Daring to Speak

March 7, 2012

Imagine if the next fad in self-help and self-improvement ran on the following slogan:

We are how we pronounce the words “caramel” and “pecan.”

The implications for identity and conflict are potentially terrifying. Nonetheless, the concept of dialect and regional differentiation of language is a fascinating one. Today on the Diane Rehm show, guests Joan Houston Hall and Ben Zimmer discussed The Dictionary of American Regional English, or DARE, a project cataloging just this phenomenon.

Listen to the show archive now.

Fred Cassidy, one of the project’s founders, was a professor of English at the University of Wisconsin-Madison.

[Cassidy] selected just over a thousand communities across the U.S., chosen to be as evenly distributed as possible while still sampling all the places that were notable for historic events or migration patterns. He recruited a group of 80 Fieldworkers (mostly graduate students, but also some professors), and between 1965 and 1970 they were sent out to the selected communities to interview people who had lived there all their lives. Initially some of the Fieldworkers traveled in minimally-outfitted vans dubbed “Word Wagons.”

Their findings, now spanning a five-volume set, have been used in fields ranging from theatrical training to forensic linguistics, medicine, history, and law. Underneath, as the tone of the show and comments reflected, is an ongoing fascination with the way we are united and divided by words, even within the bounds of a common language. As one commenter wrote, “Regional accents are really part of the great flavor of America.”

Now I just want to know if the original “word wagon” researchers had read Travels with Charley


Top 10 Relevant Reads

March 26, 2009

I wrote recently about the resurgence in popularity of John Steinbeck’s The Grapes of Wrath. In the past, I’ve written about the deep-set ire that accompanies discussions of Ayn Rand’s Atlas Shrugged. Although most classic literature can offer something relevant to individuals, some books just seem to be appropriate for the concerns of a particular era. 

Without further ado, here’s my top 10 list of books (in no particular order) with a message that might resonate in 2009:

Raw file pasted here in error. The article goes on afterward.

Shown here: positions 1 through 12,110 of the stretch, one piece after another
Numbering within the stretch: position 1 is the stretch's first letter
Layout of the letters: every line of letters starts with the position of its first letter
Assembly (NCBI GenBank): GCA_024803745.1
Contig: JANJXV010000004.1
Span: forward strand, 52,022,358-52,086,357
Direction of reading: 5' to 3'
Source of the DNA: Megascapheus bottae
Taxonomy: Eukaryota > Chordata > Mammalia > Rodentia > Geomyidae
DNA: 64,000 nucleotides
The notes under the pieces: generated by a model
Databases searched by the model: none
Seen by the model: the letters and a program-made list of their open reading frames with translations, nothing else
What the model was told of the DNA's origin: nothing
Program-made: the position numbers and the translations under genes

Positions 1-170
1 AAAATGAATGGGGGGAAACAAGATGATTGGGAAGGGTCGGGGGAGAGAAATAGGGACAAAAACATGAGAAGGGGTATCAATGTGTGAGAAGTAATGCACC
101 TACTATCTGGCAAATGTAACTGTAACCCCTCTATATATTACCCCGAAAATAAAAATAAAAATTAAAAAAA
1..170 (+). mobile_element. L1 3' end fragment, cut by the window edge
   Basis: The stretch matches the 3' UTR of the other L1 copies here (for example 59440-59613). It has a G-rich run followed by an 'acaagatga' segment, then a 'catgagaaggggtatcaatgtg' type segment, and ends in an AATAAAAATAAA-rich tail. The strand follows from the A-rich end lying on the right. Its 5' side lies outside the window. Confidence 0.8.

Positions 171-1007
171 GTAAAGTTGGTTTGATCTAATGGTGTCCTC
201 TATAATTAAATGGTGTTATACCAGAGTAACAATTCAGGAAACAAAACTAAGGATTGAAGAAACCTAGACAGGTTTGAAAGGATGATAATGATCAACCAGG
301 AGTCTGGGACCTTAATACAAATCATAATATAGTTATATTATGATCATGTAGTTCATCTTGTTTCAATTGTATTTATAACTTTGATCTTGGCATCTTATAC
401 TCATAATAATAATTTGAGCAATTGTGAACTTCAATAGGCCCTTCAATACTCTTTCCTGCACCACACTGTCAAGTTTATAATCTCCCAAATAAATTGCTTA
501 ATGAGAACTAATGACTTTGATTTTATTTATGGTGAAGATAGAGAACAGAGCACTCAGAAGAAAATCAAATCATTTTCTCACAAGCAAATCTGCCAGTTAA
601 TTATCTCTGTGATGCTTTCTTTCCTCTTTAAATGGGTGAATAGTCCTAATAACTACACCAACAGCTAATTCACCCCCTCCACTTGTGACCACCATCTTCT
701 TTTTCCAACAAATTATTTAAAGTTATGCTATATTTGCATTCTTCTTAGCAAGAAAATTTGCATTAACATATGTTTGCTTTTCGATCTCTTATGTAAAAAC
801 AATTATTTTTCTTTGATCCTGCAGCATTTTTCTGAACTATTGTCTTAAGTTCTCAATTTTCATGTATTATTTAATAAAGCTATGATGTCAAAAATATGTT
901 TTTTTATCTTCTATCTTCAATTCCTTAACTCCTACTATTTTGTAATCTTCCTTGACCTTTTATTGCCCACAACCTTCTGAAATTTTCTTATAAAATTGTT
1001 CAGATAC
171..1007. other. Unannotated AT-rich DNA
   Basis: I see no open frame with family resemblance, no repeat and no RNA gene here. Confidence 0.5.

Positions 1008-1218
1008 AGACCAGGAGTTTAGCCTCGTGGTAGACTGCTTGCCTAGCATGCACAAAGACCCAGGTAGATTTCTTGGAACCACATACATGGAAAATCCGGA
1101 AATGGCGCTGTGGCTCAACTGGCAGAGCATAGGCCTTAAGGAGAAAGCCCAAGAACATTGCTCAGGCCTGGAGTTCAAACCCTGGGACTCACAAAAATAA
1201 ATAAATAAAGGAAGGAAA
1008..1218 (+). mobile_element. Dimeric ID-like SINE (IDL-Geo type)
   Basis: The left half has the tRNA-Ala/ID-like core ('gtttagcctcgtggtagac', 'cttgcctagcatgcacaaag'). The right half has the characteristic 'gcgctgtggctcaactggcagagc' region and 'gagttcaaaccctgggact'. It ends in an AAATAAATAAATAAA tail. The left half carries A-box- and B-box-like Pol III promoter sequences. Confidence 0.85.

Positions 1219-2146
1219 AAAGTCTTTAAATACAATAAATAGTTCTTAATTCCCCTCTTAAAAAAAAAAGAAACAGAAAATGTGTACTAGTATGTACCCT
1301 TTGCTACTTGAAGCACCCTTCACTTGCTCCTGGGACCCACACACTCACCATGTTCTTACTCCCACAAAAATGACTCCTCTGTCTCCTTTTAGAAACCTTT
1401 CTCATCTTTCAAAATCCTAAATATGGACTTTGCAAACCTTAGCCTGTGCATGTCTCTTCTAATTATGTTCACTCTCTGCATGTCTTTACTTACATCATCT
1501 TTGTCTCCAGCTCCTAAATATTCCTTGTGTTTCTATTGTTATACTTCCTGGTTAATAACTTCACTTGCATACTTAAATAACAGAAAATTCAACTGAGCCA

1. John Steinbeck, The Winter of Our Discontent
  2. Ayn Rand, Atlas Shrugged
  3. Pearl Buck, The Good Earth
  4. Shakespeare, Timon of Athens
  5. Betty Smith, A Tree Grows in Brooklyn
  6. J.R.R. Tolkien, Leaf by Niggle
  7. Giles Slade, Made to Break
  8. Henryk Sienkiewicz, Quo Vadis
  9. Kenneth Grahame, The Wind in the Willows
  10. Arthur Miller, The Death of a Salesman

What’s your list?


Reading the Recession

March 24, 2009

Check out this story from the Washington Post:

John Steinbeck

Seventy years after John Steinbeck published his best-selling tale of the Joad family’s journey from Oklahoma to California along Route 66, “The Grapes of Wrath,” required reading that never really went out of style, is suddenly in high demand.

Is Steinbeck a feel-good author in a time when encouragement is really needed? Possibly, but the article’s author doesn’t stop there. Quelling the notion that Steinbeck’s books offer a sympathetic “ear” to current economic problems, she suggests that Steinbeck might be whispering a satisfied “I told you so” somewhere in the hereafter:

But listen to Steinbeck on the American obsession with things: “If I wanted to destroy a nation, I would give it too much and I would have it on its knees, miserable, greedy and sick.” That sentiment, written in a 1959 letter to his friend Adlai Stevenson after the Charles van Doren “Twenty One” scandal, expresses Steinbeck’s outrage at a world so morally bankrupt that people were cheating on television game shows. 

One of my favorite Steinbeck novels is The Winter of Our Discontent (1961), which brilliantly showcases the gradual erosion of moral principle that tags along when the American Dream morphs into the pursuit of wealth. The article’s author heads in a similar direction. She says,

My favorite Steinbeck scolding comes from “America and Americans.” It describes the domino effect of materialism, the way “having many things seems to create a desire for more things.” And it culminates in the disaster that Santa hath wrought: “Think of the pure horror of our Christmases when our children tear open package after package and, when the floor is heaped with wrappings and presents, say, ‘Is that all?'” 

I don’t think I’m the only reader looking at this statement and thinking, “Pure horror? Pure fact.” Maybe, instead of just picking up Steinbeck to remind ourselves of the enduring power of the human spirit, we ought to consider some of his other, subtler messages about responsibility and materialism.